Afghan president Hamid Karzai says he is pleased with decision to release Christian convert, and that judiciary officials showed proper restraint.
Abdul Rahman, arrested in March on apostasy charges, received asylum in Italy upon his release, causing strong criticism from Muslim clerics whom accused the local government of surrendering to Western demands.
Nonetheless, Karzai defended the court’s decision, stating that international outcry played no part in influencing its ruling.
Under the Muslim Sharia Law, the Christian convert of 16 years would have received the death penalty.
"We are very happy that our court, thank God, was not influenced by sentiments, nor was its ruling based on sentiments," Karzai said at a religious gathering in Kabul, in his first statement since the incident.
The judiciary released Rahman, March 27, citing reports of mentally instability during his time in Germany. Karzai agreed with suspicion that Rahman was insane, saying that "he was not normal."
"It has been proven that the decision of the judiciary was right ... and this further increases our trust in our courts," said Karzai.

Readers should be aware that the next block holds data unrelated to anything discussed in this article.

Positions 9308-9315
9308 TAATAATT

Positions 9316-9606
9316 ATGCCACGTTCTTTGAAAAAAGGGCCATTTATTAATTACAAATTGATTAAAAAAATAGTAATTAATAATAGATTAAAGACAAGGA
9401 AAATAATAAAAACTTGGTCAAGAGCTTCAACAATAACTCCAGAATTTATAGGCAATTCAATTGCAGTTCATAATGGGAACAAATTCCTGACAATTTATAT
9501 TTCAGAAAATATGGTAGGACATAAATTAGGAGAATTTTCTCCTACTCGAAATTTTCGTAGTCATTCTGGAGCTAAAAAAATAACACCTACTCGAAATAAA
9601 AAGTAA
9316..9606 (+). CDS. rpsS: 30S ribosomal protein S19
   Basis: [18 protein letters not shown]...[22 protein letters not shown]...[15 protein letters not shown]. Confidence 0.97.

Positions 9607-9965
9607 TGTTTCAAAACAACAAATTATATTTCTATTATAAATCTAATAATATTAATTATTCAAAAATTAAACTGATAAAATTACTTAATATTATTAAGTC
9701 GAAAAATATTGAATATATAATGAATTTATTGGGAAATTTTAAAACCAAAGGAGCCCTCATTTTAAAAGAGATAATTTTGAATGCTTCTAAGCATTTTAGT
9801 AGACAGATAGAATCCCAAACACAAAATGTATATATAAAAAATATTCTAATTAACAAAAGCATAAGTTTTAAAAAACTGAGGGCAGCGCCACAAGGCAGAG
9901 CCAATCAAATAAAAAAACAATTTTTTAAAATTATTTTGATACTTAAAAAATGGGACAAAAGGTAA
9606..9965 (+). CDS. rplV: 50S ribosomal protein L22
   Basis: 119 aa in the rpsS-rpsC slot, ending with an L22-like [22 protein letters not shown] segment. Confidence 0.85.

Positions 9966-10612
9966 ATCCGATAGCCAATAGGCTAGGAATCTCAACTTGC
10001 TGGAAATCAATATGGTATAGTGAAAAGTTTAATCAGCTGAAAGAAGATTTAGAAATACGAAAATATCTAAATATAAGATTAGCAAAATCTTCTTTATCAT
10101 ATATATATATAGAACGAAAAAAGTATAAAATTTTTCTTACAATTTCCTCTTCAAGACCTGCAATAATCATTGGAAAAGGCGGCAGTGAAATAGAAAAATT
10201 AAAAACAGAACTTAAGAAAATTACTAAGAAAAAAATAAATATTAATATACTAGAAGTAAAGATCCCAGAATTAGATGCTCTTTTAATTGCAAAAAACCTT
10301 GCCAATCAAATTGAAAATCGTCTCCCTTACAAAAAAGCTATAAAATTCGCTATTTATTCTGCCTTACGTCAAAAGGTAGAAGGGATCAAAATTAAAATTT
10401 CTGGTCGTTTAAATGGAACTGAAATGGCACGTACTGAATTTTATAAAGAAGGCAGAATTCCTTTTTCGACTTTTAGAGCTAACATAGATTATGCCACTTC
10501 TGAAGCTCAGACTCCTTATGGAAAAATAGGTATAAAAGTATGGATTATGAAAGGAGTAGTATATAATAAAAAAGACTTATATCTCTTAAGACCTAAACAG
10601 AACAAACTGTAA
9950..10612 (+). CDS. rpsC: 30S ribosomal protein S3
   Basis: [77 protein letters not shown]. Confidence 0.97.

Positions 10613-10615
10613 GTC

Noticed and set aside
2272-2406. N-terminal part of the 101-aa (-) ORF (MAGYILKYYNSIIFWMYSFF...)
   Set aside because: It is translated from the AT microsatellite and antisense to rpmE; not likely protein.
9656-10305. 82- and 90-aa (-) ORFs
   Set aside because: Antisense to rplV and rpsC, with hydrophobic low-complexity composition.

Christian persecution watchdogs, however, remained skeptical of the Afghan government’s goodwill, stating that the insanity charge was an excuse.
"With this case, with the issue of mental stability, that was the way out for the Afghan government," says Todd Nettleton, director of news services for Voice of Martyrs. "They can tell the world that we have religious freedom, but tell the Muslims that we are good Muslims and that we couldn’t prosecute [him] because he was mentally unstable."
Nettleton cited a Compass Direct report that two Afghan Christians were arrested shortly after Rahman went on trial.
Threats against the government, should Rahman not be returned to Iran for trial by Islamic law, have not been carried out as of this date.